Prayers at Louisville, Kentucky Peaceably Gather Rally

Prayers at Louisville, Kentucky Peaceably Gather Rally

Proverbs 16:32 tells us to be slow to anger. Eventually, anger becomes quite overwhelming and we lose direction. Why are these references to Proverbs significant today as the nation and world mourns the senseless death of George Floyd on May 25? Change is necessary, but it is important not to allow our mission to become overshadowed by the devil (Ephesians 4:26-27).

In the week-plus since Floyd’s murder, looting and destruction have reared their ugly head and shifted our focus

(Proverbs 16:29; Titus 1:7). Those who do not understand the cause immediately attacked the legitimacy of the black community’s need for answers to police brutality. When I first witnessed the violence, my first reaction was this could not happen because the ruin results in long term damage to neighborhoods and businesses that are still reeling from the COVID-19 pandemic.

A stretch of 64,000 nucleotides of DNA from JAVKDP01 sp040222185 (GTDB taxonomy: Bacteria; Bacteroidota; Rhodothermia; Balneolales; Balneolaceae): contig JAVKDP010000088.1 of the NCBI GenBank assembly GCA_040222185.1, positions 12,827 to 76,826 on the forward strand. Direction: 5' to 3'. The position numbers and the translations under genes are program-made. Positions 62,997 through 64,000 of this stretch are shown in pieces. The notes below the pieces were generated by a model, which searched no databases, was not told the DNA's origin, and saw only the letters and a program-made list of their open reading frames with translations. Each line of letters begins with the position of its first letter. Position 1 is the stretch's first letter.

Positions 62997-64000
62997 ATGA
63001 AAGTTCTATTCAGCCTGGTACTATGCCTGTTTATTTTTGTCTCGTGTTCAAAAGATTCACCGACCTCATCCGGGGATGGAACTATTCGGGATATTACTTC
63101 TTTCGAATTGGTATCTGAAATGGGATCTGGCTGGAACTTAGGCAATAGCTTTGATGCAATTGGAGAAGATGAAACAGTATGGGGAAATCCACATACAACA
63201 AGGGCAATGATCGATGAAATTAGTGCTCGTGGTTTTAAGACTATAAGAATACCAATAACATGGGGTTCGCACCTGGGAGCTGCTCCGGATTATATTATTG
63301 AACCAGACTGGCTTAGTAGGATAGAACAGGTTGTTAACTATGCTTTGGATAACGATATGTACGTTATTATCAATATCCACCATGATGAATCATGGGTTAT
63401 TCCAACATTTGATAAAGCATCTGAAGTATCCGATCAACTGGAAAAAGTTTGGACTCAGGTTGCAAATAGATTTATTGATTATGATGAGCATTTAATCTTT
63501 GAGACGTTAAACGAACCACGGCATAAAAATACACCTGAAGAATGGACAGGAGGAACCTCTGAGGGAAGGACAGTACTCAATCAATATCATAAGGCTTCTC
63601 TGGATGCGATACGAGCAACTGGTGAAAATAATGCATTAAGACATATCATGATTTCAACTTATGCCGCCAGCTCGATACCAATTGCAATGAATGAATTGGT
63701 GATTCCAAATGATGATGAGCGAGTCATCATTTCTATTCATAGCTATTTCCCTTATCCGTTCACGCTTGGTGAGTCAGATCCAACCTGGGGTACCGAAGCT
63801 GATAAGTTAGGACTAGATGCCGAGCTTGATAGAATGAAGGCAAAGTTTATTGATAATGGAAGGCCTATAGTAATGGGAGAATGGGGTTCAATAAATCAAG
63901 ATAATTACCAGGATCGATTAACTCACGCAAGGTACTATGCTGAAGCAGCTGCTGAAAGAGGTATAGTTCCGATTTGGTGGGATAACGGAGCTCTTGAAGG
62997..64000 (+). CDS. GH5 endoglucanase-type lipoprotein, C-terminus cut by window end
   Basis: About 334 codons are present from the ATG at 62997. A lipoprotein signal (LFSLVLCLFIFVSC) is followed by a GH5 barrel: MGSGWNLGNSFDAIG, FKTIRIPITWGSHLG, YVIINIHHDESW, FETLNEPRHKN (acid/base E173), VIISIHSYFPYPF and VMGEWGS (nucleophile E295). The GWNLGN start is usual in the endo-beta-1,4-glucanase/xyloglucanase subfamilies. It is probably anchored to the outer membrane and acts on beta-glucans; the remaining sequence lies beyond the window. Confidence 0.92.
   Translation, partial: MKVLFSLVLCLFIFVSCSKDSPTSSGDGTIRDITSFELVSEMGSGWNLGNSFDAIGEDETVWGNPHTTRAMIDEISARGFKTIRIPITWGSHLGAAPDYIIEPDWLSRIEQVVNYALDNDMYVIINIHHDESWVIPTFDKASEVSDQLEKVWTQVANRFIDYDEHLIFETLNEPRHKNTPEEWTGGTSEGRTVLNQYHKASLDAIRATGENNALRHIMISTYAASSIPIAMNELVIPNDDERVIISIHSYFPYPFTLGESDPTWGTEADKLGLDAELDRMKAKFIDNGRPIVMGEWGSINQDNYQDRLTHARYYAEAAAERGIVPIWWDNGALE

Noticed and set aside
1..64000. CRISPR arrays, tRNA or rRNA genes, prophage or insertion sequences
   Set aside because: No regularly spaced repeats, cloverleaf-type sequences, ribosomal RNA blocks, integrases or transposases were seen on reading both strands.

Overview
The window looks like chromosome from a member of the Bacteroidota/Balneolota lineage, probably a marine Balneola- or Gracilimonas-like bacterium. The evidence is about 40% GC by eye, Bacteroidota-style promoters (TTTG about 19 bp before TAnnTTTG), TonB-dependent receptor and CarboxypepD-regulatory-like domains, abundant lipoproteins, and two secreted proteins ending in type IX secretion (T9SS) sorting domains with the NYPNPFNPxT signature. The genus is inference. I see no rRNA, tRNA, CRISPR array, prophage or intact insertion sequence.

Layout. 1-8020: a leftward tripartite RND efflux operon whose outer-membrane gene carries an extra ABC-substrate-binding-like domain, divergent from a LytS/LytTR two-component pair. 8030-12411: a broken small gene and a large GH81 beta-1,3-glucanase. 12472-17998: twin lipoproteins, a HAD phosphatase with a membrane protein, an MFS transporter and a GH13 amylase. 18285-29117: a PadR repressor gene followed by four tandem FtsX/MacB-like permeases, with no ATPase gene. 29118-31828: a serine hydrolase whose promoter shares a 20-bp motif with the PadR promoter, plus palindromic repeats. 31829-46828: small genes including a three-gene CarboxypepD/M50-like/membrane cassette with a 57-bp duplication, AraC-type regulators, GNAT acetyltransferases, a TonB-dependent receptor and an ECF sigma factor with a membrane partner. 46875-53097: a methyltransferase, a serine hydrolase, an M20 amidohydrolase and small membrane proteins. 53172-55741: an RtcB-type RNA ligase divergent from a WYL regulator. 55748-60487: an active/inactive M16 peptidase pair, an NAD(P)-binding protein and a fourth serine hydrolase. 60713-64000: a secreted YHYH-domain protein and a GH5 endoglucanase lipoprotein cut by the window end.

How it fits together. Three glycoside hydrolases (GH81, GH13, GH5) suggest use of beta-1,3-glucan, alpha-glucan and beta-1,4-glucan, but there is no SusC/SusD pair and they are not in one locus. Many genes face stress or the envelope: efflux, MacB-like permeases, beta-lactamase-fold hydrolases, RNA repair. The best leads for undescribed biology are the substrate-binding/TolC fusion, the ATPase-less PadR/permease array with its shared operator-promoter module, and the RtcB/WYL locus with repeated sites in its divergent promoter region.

The following days ushered in a new atmosphere, where we became united regardless of race and religion. Our congruent strength now resembles Jonah 4:4, when the Lord said, “Do you do well to be angry?” As the Floyd family prepares to lay their deceased to eternal rest, ask yourself if the misdirected anger make you feel better? Or, does it leave you with comfort as you progress on path toward change? The family of Floyd have asked time and time again for us as a nation to peacefully come together and encourage the hearts of all who do not understand (Mark 3:5).

Grelan Muse Sr. profile picture

Grelan Muse Sr.